.Monday, November 22, 2004 Updated: 03:56 am .
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Confronting honour killing

Suhas Chakma

While adoption of the Criminal Law (Amendment) Bill 2004 against "honour killings" by Pakistan's National Assembly on October 26, 2004, may improve President Pervez Musharraf's image as a reformist, in practice the Bill is unlikely to change the plight of the victims of honour killings. The Bill has failed to address impunity which encourages honour killings. Just when the Bill was being presented in the National Assembly, enraged villagers in rural Punjab tied a couple to the railway tracks for marrying against the will of their family elders, and were crushed under the wheels of a speeding train.

Hundreds of women are killed every year for "bringing" dishonour for alleged misdemeanours such as adultery, marrying without the family's consent, pre-marital sex or having been raped. According to Ms Neelofar Bakhtiar, adviser to the prime minister on Women Development, as many as 913 women had been killed in "honour- related crimes" in the country during the year 2003 with 638 cases of honour crime committed in Sindh, 463 in Punjab, 120 in the North West Frontier Province and 40 in Balochistan. Pakistan Human Rights Commission recorded honour killings of 329 women in 1998, 303 women in 1999, 315 women in 2000, 227 women in 2002 and 290 women in 2002, according to press reports. But many incidents are not reported in newspapers and the vast majority of the victims are from rural areas.

Apart from enhancing punishments for honour crimes, the Criminal Law Amendment Act 2004 have nothing new to it. Under the amended Section 299, Act XLY of 1860 PPC, "honour crime" will mean an offence committed in the name of "Ghairat" (honour) or for "vindication of Ghairat and includes honour killing, and the offence committed on the pretext of karo-kari, siyah-kari or similar other customs". Under amended Section 302, Act XLY of 1860, honour crimes carry a maximum imprisonment of 25 years and a minimum of not less than 10 years. Amended Sections 310 and 331 of the PPC prohibit giving a girl in marriage as badla-i-sullah and any offence under these sections carries the maximum punishment of 14 years of imprisonment and a minimum of not less than seven years.

Amendment to Section 324 seeks to include hurting of a victim as honour crime. Similarly Ta'zir shall not be less than one-third of the maximum imprisonment provided for the hurt caused and shall not be less than half of such imprisonment term if the hurt caused relates to honour crime.

The Bill further provides that for investigation of an offence under Section 295-C of PPC for blasphemy, no officer below the rank of superintendent of police will be eligible. An amendment to Section 56B envisaged that no police officer below the rank of superintendent of police shall investigate the case of a woman accused of adultery.

The root of the crisis is the parallel justice system of criminal justice system inherited from the British and the Sharia that exits in Pakistan. The Qisas and Diyat laws, which cover all offences against the human body, make offenses like honour crimes compoundable (open to compromise as a private matter between two parties) by providing for qisas (retribution) or diyat (blood-money). The heirs of the victim can forgive the murderer in the name of God without receiving any compensation or diyat (Section 309), or compromise after receiving diyat (Section 310).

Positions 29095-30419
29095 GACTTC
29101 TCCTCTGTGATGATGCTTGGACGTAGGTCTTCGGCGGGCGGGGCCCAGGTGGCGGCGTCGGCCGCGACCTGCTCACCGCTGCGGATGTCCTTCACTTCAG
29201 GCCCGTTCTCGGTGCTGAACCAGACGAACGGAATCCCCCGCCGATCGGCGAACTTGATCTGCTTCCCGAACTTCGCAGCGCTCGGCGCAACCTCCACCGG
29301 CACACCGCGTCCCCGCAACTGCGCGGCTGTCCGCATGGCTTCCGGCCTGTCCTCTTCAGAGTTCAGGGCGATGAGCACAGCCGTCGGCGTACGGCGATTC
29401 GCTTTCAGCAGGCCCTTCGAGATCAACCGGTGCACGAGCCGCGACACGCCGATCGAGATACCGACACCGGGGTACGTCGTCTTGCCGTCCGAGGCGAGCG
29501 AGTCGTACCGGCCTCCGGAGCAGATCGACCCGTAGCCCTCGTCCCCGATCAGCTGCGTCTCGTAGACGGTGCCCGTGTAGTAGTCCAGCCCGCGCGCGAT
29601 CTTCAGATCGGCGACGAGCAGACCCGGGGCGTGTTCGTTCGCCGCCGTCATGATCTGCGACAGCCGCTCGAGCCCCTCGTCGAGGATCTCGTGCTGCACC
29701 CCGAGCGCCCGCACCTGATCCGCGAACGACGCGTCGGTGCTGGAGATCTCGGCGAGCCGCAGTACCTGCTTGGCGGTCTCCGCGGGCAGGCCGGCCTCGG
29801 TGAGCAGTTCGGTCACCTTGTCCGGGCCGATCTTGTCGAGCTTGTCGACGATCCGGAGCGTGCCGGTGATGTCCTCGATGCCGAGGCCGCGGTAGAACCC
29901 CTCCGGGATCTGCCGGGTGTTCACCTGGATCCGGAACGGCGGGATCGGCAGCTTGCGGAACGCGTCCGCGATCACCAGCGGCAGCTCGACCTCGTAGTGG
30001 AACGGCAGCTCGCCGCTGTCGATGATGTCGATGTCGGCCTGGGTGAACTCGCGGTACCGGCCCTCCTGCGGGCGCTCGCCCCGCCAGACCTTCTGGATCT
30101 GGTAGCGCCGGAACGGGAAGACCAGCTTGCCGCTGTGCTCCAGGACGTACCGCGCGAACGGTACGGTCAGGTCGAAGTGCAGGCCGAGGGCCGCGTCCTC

Most honour killings are usually committed by close relatives - father, brother, son or husband of the woman. According to the Human Rights Commission of Pakistan, those accused of honour killings between 1998 and 2002 involved 462 persons who were brothers, 395 husbands, 217 relatives, 103 fathers, 60 others, 58 sons and 44 unknown persons. The victims are the most vulnerable members of the family or community. In either case, if and when the case reaches a court of law, the victim's family may pardon the murderer (who may well be one among them) or be pressurised to accept diyat (blood-money) as compensation. The murderer then goes free. As the Criminal Law Amendment Bill 2004 does not address the issue of waiving and compounding under the Qisas and Diyat law, the perpetrators of honour killing will continue to escape punishment.

The Supreme Court of Pakistan in its various judgements reiterated that "neither the law of the land nor religion permits the so-called honour killings and it amounts to intentional murder (qatl-i-amd)" noting that "such iniquitous and vile" acts violate the Fundamental Rights as enshrined in Article 9 of the Constitution of Pakistan, which provides that no person shall be deprived of life or liberty except in accordance with the law. Article 8 of the Constitution provides that "Any law or custom or usage having the force of law, in so far as it is inconsistent with the rights conferred by this Chapter (Fundamental Rights), shall, to the extent of such inconsistency, be void".

The failure to uphold the right to life guaranteed under the Constitution of Pakistan is at the heart of the crisis, and not due to lack of provisions in the Pakistan Penal Code to combat honour killings. Unless the Senate takes measures to amend the Criminal Law Amendment Bill 2004 to ensure that the State takes the responsibility for registering, investigating and prosecuting the accused of honour killings without any scope for waiver or compounding under the Qisas and Diyat law, cosmetic gesture will not be able to curb cultural cruelties.
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